With his threadbare t-shirts and bedroom eyes, the author at 23 became writer Amy Rose Spiegel's stylistic hero.
Our favorite writers muse on their muses as we bring back the "My i-Con" essay series for the second year in a row. From Grimes to Grace Jones, read every heartfelt ode to personal style here
Our favorite writers muse on their muses as we bring back the "My i-Con" essay series for the second year in a row. From Grimes to Grace Jones, read every heartfelt ode to personal style here.
When I was 14 years old, I got a job as a page at my town's library in West Caldwell, New Jersey. It paid less than minimum wage, but it came with an invaluable bonus: When people donated books that the library didn't want, I often cleared them into my backpack instead of the dumpster. Among them was a well-preserved first-edition hardcover of In Cold Blood, Truman Capote's 1966 true-crime investigation of the murders of a Kansas family by Dick Hickock and Perry Farrell.
It was in reading this book that Truman Capote became my stylistic hero before I even knew what he looked like. I had not known before I read Capote that true stories could be expressed as artfully as invented ones. This line from In Cold Blood describes the feeling well: "In school we only learn to recognize the words and to spell but the application of these words to real life is another thing that only life and living can give us." Capote's sharp attention to life and living made me want to look at both more closely. When I got around to finding out what he looked like — another day at the library, via dustjacket — I found a second way I wanted to resemble him. In the most important picture of Capote, he is 23 years old. He reclines on a quilted divan, eye-fucking the photographer's camera lens.
This became the author photo for Capote's first published novel, Other Voices, Other Rooms, which dovetails queerness and familial discord. Random House plastered magazines, newspapers, and bookstores with the photo in a sensational ad. This widely disseminated vision of a comely gay man in repose was a bright shock to many postwar Americans. The Los Angeles Times wrote that Capote looked "as if he were dreamily contemplating some outrage against conventional morality." In Hilton Als's book White Girls, the critic posited that "Truman Capote became a woman in 1947, the year this photograph was taken."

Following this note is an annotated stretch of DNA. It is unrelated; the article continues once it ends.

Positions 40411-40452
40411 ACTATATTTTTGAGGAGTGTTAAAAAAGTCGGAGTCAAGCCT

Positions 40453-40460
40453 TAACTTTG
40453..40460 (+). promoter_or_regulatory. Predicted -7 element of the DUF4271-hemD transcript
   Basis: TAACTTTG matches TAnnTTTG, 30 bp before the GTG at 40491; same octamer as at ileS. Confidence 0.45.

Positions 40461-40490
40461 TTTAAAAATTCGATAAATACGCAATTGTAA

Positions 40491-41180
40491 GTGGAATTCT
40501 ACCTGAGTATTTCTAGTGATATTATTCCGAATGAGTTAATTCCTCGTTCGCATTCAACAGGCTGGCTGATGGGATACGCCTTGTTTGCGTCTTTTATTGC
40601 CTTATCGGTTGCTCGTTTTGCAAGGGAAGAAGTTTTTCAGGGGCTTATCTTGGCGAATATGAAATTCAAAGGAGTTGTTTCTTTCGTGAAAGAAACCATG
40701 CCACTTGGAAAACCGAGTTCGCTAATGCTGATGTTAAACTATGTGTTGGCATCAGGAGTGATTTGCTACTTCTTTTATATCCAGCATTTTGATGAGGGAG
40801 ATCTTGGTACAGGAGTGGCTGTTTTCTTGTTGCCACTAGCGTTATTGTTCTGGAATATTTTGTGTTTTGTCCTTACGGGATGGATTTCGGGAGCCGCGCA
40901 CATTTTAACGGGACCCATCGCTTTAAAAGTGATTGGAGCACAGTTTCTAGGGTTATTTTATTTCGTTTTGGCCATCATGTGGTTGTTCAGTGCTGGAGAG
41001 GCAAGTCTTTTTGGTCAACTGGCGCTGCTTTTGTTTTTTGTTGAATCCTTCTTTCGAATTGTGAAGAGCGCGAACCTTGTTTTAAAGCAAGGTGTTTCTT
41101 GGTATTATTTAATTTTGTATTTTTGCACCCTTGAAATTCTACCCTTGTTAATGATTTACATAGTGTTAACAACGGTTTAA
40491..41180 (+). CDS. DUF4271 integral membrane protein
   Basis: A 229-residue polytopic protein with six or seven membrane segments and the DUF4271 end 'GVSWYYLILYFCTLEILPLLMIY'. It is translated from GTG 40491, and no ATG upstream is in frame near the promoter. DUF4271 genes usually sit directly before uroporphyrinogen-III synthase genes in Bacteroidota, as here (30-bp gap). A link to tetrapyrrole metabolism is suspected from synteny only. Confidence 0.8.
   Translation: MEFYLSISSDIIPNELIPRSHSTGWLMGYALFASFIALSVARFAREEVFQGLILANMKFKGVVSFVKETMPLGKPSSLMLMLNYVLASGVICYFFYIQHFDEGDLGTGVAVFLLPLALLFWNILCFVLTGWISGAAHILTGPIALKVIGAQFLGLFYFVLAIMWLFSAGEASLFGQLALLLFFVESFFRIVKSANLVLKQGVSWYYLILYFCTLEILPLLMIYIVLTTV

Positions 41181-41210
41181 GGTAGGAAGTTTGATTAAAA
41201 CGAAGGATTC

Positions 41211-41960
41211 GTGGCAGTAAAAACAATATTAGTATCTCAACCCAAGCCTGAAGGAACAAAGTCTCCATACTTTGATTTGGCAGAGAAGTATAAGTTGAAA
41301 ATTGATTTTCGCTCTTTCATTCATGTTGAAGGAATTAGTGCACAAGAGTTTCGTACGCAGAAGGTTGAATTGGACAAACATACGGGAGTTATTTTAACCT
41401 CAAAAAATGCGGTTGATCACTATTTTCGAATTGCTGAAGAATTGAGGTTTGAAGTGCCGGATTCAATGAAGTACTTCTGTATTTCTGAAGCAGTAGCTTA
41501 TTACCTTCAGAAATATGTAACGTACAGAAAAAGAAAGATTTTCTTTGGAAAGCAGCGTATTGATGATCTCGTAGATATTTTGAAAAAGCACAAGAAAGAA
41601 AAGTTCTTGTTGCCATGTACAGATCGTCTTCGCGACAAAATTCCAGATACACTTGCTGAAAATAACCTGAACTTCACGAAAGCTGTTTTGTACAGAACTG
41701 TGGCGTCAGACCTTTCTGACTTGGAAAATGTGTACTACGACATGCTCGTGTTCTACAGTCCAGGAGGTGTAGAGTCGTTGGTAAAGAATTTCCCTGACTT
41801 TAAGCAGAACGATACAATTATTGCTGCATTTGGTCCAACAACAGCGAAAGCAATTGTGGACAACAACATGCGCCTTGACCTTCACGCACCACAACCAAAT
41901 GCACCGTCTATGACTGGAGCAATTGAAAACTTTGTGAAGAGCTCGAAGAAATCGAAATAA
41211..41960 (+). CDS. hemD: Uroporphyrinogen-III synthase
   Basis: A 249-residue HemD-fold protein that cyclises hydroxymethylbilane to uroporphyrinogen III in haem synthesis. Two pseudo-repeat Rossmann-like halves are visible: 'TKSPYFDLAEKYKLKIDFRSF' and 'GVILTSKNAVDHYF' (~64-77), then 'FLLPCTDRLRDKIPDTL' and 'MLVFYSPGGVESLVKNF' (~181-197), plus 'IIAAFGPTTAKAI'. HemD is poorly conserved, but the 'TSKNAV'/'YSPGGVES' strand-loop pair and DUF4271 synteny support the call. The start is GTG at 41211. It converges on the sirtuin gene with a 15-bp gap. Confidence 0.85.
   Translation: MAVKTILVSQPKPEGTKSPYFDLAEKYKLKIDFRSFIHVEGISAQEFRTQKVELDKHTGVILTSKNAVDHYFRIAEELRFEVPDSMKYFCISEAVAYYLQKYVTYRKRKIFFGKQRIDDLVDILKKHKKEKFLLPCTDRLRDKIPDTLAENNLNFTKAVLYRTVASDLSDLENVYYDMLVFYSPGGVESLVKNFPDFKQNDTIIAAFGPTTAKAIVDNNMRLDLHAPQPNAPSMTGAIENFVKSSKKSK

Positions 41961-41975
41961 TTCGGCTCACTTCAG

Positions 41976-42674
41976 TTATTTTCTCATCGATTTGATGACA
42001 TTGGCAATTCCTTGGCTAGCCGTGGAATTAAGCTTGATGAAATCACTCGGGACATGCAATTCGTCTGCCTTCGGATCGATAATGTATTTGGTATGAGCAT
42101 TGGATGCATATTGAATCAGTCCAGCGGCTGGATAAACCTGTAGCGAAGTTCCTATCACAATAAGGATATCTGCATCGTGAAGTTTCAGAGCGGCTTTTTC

Capote was consciously playing with gender signifiers. The photo calls to mind traditional boudoir images of women — think Titian's "Venus of Urbino." (Andy Warhol wrote Capote mash notes thanks to this portrait, and we can see why.) That inversion speaks to the poses I strike all the time, if in other combinations of masculine/feminine. Taking in photos of young Capote, I meet a reference for my own queer appearance: When he wasn't sensually lolling around on living-room furniture, Capote, in those precocious days, often looked a little like how I do now: threadbare striped or plain white T-shirts; blonde shag; not so especially "pretty," but staring at you like we are. Maybe you'll even believe it.
More than his clothes, I strive for his eyes, which are the most "signature" part of his appearance in the photos of his younger self. Though his expression can be gentle, he seems to be serious as hell about how he's looking at you and vice versa, in a way he'd rarely cop to in public — he complained, for instance, that the photo of him supine on the couch diverted readers from his work itself. Though this was partly true, Gerald Clarke, his biographer, writes: "In fact, he had posed himself and was responsible for both the picture and the publicity … [it gave Capote] not only the literary, but also the public personality he had always wanted." I want to respond to the world with the ferocity that Capote's expression (and work) conveys.
Truman Capote, in his iconoclastic literature and appearance, renewed how I thought of writing and gender — his restructuring of conventional forms are, for me, both an invocation and answered prayer. I love him because his style resists characterization: Any account or analysis of Capote is incomplete, and it thrills me that someone with such a legacy can still feel so unpinnable. Truman Capote was born Truman Streckford Persons — as in plural, multiple. Capote knew: You can "become a woman" as a man, or write a nonfiction novel, or in any number of ways reconfigure the application of what life and living has to give us.
Text Amy Rose Spiegel
Photography CORBIS / Getty Images